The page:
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Maine VolunteerFare

On Track

Published May 6, 2009

In January, we started our journey on the essential volunteer management practices train.  (If you missed previous articles, you can catch up on the Peer 2 Peer forum.)  We seem to be chugging along at a good clip.  Our next schedule of “stops” are: 

11. Volunteer recruitment plan with specific strategies for outreach

12. Standardized screening and matching procedures for determining appropriate placement of volunteers

13. Consistent general orientation for new volunteers

14. Consistent training for new volunteers regarding specific duties and responsibilities

15. Designated supervisors for all volunteer roles

Our previous “stops” helped guide us to the point where we are ready to invite more people to join us on our volunteer train.  Knowing who (and how) to invite is the next crucial step.  If you are like me, most of my strategic planning for recruitment consists of “Who do I know that I can get to do this?”  While this approach does get volunteers through your door, it is not the most efficient method.  Being strategic about who to ask and where to find them nets you better results with less effort. Today’s technology is a double edged sword.  Don’t let it overwhelm you and realize its limitations.  Not everyone is plugged into the Internet.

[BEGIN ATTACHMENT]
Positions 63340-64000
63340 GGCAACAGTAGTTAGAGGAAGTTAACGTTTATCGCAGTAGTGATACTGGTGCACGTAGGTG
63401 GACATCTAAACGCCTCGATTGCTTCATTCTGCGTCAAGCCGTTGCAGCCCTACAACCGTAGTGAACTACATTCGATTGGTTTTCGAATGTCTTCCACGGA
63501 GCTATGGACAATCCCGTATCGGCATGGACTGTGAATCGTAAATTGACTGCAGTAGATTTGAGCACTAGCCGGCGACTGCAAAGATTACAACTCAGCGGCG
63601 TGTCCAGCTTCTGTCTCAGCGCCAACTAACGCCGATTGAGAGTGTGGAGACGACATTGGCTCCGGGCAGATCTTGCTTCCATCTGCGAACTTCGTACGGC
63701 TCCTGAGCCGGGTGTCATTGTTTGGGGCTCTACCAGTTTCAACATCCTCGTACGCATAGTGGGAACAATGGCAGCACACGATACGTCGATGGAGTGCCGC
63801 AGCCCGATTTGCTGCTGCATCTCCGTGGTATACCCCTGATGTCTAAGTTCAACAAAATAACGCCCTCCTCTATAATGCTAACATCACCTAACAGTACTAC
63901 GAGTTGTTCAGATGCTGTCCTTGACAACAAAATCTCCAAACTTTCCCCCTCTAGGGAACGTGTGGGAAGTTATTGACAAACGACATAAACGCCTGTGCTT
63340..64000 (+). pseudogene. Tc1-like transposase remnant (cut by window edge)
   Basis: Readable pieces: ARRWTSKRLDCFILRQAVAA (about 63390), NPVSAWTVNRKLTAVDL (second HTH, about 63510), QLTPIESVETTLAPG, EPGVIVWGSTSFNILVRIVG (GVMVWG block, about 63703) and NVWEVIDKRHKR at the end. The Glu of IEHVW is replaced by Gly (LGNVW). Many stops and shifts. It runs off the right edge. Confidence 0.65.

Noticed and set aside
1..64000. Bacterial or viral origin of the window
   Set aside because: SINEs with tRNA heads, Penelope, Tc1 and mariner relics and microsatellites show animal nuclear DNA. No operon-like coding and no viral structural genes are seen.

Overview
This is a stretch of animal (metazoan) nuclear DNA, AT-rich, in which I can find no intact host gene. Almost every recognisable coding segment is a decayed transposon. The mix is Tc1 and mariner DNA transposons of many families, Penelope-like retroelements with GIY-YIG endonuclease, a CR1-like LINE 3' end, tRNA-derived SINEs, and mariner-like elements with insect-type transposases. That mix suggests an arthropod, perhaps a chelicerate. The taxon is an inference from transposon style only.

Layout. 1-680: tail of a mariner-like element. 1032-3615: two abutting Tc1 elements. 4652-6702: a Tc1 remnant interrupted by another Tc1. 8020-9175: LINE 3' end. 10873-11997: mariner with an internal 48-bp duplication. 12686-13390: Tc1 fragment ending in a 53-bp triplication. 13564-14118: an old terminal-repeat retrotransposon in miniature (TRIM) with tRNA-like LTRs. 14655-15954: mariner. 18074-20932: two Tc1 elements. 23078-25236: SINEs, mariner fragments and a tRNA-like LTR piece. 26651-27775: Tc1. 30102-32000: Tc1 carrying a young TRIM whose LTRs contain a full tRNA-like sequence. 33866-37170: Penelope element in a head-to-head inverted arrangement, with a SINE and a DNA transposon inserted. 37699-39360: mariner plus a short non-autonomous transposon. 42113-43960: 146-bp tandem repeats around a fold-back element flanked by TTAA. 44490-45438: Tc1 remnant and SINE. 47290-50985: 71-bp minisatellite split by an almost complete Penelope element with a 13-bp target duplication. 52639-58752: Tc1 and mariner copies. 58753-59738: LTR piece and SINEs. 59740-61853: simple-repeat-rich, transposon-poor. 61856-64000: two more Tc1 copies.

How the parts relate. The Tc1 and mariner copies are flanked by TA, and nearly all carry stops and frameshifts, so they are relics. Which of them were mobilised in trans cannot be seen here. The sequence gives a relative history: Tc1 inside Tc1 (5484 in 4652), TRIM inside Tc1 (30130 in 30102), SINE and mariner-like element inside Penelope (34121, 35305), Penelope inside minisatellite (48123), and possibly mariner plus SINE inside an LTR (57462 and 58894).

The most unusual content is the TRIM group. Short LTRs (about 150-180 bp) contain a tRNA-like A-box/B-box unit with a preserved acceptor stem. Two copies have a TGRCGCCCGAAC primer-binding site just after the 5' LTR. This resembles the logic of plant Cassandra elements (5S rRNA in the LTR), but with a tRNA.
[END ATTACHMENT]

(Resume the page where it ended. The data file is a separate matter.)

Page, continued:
It seems like we all have more to do than time to do it in, so anything that can save us time and make us more efficient is welcome.  Often the “planning” part gets lost in our rush to meet needs of our clients, coworkers, and jobs.  But it is the important step of planning that can save us time and give us a “bigger bang for the buck” so to speak.

Ensuring that your volunteer program has established procedures around recruitment, selection, training, and supervision of volunteers will save you time and effort in the long term.  And it will make it easier for you to have others to help with your program. 

Yes, it does take time to think things through and write it down.  However, your knowledge of your program, unless your write it down, is lost to the organization when you leave.  Leave them the gift of your expertise...your successor will be eternally grateful.

You may have much of this already written, but it is like a patchwork quilt.  A piece here, a piece just needs to be sewn together.  Having written procedures benefits both volunteers and staff by helping them understand their role in your volunteer program and...pardon the pun...keeping them on track.